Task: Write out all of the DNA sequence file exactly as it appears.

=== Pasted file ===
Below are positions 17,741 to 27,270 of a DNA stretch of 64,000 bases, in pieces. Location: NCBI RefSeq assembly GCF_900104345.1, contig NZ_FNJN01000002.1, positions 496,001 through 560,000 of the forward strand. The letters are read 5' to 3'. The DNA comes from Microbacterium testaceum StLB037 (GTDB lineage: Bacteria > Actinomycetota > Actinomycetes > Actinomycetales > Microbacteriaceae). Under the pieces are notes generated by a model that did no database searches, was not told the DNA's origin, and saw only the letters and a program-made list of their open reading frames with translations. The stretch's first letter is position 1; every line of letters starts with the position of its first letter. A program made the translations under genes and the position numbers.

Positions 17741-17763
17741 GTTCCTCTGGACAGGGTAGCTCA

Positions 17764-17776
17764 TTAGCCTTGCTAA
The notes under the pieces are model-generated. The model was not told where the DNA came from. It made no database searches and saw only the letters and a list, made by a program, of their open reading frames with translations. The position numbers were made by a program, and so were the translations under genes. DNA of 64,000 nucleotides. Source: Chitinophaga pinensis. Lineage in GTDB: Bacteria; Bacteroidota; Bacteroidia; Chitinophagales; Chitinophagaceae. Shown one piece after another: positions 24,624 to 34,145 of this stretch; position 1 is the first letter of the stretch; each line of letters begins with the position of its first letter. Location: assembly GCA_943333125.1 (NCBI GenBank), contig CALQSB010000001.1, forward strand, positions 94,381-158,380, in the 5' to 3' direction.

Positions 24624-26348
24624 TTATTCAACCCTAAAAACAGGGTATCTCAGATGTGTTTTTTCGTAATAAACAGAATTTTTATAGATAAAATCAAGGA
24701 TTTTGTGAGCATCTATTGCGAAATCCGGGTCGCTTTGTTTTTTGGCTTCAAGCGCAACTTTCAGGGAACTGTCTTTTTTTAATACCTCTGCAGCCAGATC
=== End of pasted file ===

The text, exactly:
Below are positions 17,741 to 27,270 of a DNA stretch of 64,000 bases, in pieces. Location: NCBI RefSeq assembly GCF_900104345.1, contig NZ_FNJN01000002.1, positions 496,001 through 560,000 of the forward strand. The letters are read 5' to 3'. The DNA comes from Microbacterium testaceum StLB037 (GTDB lineage: Bacteria > Actinomycetota > Actinomycetes > Actinomycetales > Microbacteriaceae). Under the pieces are notes generated by a model that did no database searches, was not told the DNA's origin, and saw only the letters and a program-made list of their open reading frames with translations. The stretch's first letter is position 1; every line of letters starts with the position of its first letter. A program made the translations under genes and the position numbers.

Positions 17741-17763
17741 GTTCCTCTGGACAGGGTAGCTCA

Positions 17764-17776
17764 TTAGCCTTGCTAA
The notes under the pieces are model-generated. The model was not told where the DNA came from. It made no database searches and saw only the letters and a list, made by a program, of their open reading frames with translations. The position numbers were made by a program, and so were the translations under genes. DNA of 64,000 nucleotides. Source: Chitinophaga pinensis. Lineage in GTDB: Bacteria; Bacteroidota; Bacteroidia; Chitinophagales; Chitinophagaceae. Shown one piece after another: positions 24,624 to 34,145 of this stretch; position 1 is the first letter of the stretch; each line of letters begins with the position of its first letter. Location: assembly GCA_943333125.1 (NCBI GenBank), contig CALQSB010000001.1, forward strand, positions 94,381-158,380, in the 5' to 3' direction.

Positions 24624-26348
24624 TTATTCAACCCTAAAAACAGGGTATCTCAGATGTGTTTTTTCGTAATAAACAGAATTTTTATAGATAAAATCAAGGA
24701 TTTTGTGAGCATCTATTGCGAAATCCGGGTCGCTTTGTTTTTTGGCTTCAAGCGCAACTTTCAGGGAACTGTCTTTTTTTAATACCTCTGCAGCCAGATC